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How will Font Rasterization and Sub pixel rendering be affected with the new retina displays?

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If you go to the Accessibility control panel, you can enable a zoom mode that blows up whatever is being displayed. Using this, you can detect subpixel antialiasing because it shows up as color fringes when magnified.

I tried this out and found that, yes, the Retina MacBook Pro does still use sub-pixel antialiasing (when LCD font smoothing is on).

Somewhat surprisingly, it's even still on if you're using a scaled resolution! If you use virtual 1680x1050 mode, the computer writes everything to a 3360x2100 buffer and then scales it down to the 2880x1800 of the display, which of course means any subpixel antialiasing doesn't actually make sense any more (since it'd get interpolated to colors that don't necessarily match the subpixel locations any more..)

You'd think this would create weird color fringing artifacts. However, fact is, the resolution is so ridiculously high that I can't tell at all. Maybe if I had a physical magnifying glass....

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I think you are right, and funnily enough, to me, LCD font smoothing looks better both with "best for retina" setting and scaled for "more space". Possible explanation: LCD font smoothing is rather imperfect to begin with, perhaps for performance reasons. See e.g. i.stack.imgur.com/o92N1.png. (Taken on retina; screenshot comes out same regardless of scaling.) Despite these imperfections it visually looks fine (unfringed) on the default scaling. So our eyes actually seem quite tolerant. That would explain why LCD font smoothing is still an improvement, even when it's downscaled. –  Jo Liss Mar 24 '13 at 16:35
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At this order of resolution (meant as in ppi) one can drop subpixel rendering altogether without making much of a difference (difference will be almost unnoticable if at all visible). I think even hinting could be dropped and almost no harm will be done. So much pixels on an inch of length implies rather “printwise” mindset instead of traditional “displaywise” one.

Besides, I think all “retina” talk nowadays should be more “about time” than “wow” :). The need and idea are quite old. The same are potential benefits and technical possibilities. It's all really “at last” kind of thing ;).

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Retina, in a way, is a form of sub-pixel rendering in the sense that the way Retina displays work is that one software pixel now equals 4 virtual pixels. I agree...it's definitely 'about time'. While RAM and Hard Drive sizes, along with processor speeds have all followed Moore's law but computer screens have stagnated for decades! –  DA01 Jul 6 '12 at 0:33
    
@DA01 Amen to that! :) –  thebodzio Jul 6 '12 at 9:27
    
"I think even hinting could be dropped": OSX doesn't use hinting AFAIK? –  e100 Jul 12 '12 at 16:07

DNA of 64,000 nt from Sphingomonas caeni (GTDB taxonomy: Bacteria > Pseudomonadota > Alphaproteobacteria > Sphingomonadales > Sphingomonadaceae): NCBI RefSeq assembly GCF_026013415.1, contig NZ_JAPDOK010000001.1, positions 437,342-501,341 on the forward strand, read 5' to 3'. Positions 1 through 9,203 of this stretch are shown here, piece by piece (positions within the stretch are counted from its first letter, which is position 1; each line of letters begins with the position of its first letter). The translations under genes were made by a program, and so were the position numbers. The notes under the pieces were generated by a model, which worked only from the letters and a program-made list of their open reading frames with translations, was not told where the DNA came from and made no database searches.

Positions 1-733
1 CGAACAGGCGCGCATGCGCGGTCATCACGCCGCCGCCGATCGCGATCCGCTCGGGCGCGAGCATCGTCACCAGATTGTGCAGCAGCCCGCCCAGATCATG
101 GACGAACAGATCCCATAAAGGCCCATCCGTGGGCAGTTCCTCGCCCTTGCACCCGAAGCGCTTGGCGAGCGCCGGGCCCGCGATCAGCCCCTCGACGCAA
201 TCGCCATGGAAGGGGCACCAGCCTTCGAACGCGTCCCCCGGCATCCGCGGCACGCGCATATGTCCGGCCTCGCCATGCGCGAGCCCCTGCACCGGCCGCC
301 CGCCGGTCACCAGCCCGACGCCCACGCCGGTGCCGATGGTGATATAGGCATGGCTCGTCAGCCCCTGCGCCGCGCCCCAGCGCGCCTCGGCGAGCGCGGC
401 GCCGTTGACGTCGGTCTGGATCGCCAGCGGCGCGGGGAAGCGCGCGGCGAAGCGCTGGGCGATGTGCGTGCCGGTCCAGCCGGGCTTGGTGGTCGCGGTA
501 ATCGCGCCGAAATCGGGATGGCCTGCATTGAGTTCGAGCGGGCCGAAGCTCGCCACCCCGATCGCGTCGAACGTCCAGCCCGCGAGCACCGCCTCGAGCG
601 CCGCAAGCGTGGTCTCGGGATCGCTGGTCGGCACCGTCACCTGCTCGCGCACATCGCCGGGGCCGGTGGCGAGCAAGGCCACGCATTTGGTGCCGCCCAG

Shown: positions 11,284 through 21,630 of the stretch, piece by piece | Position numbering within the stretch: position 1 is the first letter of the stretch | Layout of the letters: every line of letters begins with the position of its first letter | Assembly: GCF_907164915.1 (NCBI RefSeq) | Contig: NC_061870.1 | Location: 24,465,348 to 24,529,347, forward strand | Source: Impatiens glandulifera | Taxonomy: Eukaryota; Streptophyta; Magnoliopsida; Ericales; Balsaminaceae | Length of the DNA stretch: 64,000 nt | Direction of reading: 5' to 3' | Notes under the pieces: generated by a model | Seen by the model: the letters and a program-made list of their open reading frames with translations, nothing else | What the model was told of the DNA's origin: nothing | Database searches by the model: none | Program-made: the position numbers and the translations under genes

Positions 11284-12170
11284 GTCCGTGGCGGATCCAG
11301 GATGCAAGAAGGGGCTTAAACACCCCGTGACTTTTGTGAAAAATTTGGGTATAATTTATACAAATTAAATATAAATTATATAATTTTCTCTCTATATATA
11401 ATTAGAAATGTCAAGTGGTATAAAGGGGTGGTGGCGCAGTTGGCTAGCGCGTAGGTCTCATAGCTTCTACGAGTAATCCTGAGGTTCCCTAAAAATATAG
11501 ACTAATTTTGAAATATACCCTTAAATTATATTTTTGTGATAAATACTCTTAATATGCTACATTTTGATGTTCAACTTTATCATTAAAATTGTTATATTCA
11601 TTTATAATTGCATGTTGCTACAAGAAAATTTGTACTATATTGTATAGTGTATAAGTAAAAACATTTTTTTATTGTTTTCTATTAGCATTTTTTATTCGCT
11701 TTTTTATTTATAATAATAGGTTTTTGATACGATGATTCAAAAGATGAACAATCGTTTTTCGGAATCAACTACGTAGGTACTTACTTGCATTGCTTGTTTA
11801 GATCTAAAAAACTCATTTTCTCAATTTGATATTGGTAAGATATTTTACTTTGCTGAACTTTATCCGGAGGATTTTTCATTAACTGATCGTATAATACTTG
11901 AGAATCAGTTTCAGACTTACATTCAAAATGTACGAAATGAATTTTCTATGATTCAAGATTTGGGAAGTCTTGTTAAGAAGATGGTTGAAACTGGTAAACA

Actually, I meant whole “retina” displays regardless of the system, since such displays should begin to appear in other devices next year. As far as my knowledge goes, I agree with you about OSX stance about “hinting” :). Unfortunately, the only materials I was able to find on the matter, told about some antialiasing/subpixel rendering techniques ornamented with a hint of heuristics without giving almost any details, so it's hard for me to really say what's behind (I hate “black-box” kind of things). Effectively it can give results similar/equal to hinting without using “hinting” explicitly. –  thebodzio Jul 14 '12 at 10:31
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A Retina display is a screen with a high pixel density. Apple's marketing material defines it like so:

The pixel density is so high, your eyes can’t discern individual pixels.

But at a technical level, the Retina displays on the iPhone, iPod, iPad and MacBook Pro are exactly double the pixel density of the non-Retina models. This is because scaling to an exact multiple solves many issues that can occur if you're scaling to a fractional size.

In terms of sub-pixel text rendering, OS X uses it for the Retina MacBook Pro in all cases where it's possible.

  • If the text is being drawn onto an opaque background.
  • If "Use LCD font smoothing when available" is turned on in System Preferences.
  • If the display is the normal orientation.

The last point is an important one. iOS caters for all orientations, so the OS can't assume the sub-pixel order of the display. This is the main reason why iOS doesn't have sub-pixel text rendering.

Even on a high pixel density display, there is an advantage to using sub-pixel rendering, and OS X uses it where possible.

The simple answer is that the Retina display looks great, but doesn't change the method text is rendered.

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Good to know it uses sub-pixel rendering in OSX, I wasn't aware of that. –  DA01 Jul 6 '12 at 4:13
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